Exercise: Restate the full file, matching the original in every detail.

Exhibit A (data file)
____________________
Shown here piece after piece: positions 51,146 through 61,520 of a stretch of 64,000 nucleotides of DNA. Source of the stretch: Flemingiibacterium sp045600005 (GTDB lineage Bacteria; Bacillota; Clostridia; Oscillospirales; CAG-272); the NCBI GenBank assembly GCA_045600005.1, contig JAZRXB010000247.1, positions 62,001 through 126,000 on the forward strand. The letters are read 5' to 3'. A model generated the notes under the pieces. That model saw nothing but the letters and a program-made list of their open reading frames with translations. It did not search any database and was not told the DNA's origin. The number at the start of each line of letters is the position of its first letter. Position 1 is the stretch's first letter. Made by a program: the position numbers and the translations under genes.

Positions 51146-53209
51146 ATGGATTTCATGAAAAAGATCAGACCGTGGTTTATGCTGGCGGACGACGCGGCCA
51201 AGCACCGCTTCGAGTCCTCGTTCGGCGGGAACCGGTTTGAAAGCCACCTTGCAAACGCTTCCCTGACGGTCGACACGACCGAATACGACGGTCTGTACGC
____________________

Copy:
Shown here piece after piece: positions 51,146 through 61,520 of a stretch of 64,000 nucleotides of DNA. Source of the stretch: Flemingiibacterium sp045600005 (GTDB lineage Bacteria; Bacillota; Clostridia; Oscillospirales; CAG-272); the NCBI GenBank assembly GCA_045600005.1, contig JAZRXB010000247.1, positions 62,001 through 126,000 on the forward strand. The letters are read 5' to 3'. A model generated the notes under the pieces. That model saw nothing but the letters and a program-made list of their open reading frames with translations. It did not search any database and was not told the DNA's origin. The number at the start of each line of letters is the position of its first letter. Position 1 is the stretch's first letter. Made by a program: the position numbers and the translations under genes.

Positions 51146-53209
51146 ATGGATTTCATGAAAAAGATCAGACCGTGGTTTATGCTGGCGGACGACGCGGCCA
51201 AGCACCGCTTCGAGTCCTCGTTCGGCGGGAACCGGTTTGAAAGCCACCTTGCAAACGCTTCCCTGACGGTCGACACGACCGAATACGACGGTCTGTACGC